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18650 batteries - what are the differences

Bob Eisenman

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The owners manual for my Gotway Monster says the battery is composed of  18650 (lithium ion) Panasonic/Sanyo batteries. It does not indicate what type of 18650 cell makes up the battery.

A Google search on 18650 batteries indicates that the term 18650 physically means

18 mm diameter

65 mm long

O means circular

"The 18650 number means that it is 18mm in diameter, 65mm long, and the zero means it is a cylinder instead of a flat foil packet."

The following table displays the various chemical configurations of lithium used in '18650' batteries.



The following graphic shows the anode , cathode and electrolyte compartments in a battery attached to a circuit.  Differences between different 18650 battery types (ex. LMO or NCA or LCO) are the elements used in the cathode.



'Half cell' reactions determine how and with how much energy the electron is liberated or reintegrated into or out of the circuit.

"Electrochemistry :
The reactants in the electrochemical reactions in a lithium-ion battery are the negative and positive electrodes and the electrolyte providing a conductive medium for lithium ions to move between the electrodes. Electrical energy flows out from or in to the battery when electrons flow through an external circuit during discharge or charge, respectively.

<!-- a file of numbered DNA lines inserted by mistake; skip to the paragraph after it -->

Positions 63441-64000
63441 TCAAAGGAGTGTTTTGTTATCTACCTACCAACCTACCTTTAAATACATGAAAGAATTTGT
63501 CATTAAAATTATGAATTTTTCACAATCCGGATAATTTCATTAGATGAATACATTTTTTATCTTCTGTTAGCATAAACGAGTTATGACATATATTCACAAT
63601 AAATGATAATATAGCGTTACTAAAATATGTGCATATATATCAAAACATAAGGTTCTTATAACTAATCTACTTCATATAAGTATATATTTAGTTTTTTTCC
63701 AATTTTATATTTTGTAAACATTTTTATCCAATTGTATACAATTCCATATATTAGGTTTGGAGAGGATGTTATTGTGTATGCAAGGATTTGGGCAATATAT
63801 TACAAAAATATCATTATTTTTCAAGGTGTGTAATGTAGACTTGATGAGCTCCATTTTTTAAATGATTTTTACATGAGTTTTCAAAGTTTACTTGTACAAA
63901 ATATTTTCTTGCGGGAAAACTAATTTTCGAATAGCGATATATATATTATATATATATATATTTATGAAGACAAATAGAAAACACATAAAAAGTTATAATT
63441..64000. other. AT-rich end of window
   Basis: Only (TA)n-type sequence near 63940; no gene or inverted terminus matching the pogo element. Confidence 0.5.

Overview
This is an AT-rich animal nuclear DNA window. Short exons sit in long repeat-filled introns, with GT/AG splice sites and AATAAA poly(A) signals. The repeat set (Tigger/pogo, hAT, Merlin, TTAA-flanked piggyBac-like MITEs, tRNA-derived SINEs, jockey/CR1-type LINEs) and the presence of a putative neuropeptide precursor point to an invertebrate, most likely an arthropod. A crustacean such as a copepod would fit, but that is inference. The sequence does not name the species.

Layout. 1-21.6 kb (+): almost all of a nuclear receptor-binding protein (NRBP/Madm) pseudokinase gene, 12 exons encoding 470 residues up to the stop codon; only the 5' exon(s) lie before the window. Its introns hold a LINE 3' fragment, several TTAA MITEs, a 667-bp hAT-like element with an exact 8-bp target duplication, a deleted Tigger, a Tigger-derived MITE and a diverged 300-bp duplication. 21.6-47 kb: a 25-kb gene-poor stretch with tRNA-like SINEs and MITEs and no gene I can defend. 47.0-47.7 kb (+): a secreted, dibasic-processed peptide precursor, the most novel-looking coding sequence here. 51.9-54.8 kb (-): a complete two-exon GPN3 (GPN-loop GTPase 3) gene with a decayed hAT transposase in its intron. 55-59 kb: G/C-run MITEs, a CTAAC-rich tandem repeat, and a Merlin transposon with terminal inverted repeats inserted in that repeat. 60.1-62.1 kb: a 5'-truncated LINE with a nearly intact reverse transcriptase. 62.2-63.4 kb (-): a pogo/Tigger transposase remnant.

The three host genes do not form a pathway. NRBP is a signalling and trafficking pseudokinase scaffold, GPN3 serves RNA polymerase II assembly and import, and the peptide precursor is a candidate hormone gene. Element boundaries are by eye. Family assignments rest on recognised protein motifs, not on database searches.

Both electrodes allow lithium ions to move in and out of their structures with a process called insertion (intercalation) or extraction (deintercalation), respectively. During discharge, the (positive) lithium ions move from the negative electrode" "to the positive electrode (forming a lithium compound) through the electrolyte while the electrons flow through the external circuit in the same direction.[82] When the cell is charging, the reverse occurs with the lithium ions and electrons moved back into the negative electrode in a net higher energy state. The following equations exemplify the chemistry."
For LCO (lithium cobalt oxide) the half reactions are:



The rate of ion diffusion in the electrolyte is temperature dependent. The lower the temperature the slower the rate of ion diffusion...so the rate at which electron delivery to the circuit (current on demand) and electron recovery from it becomes limited by the availability of diffused lithium ions and associated elements.



A PDF master index URL



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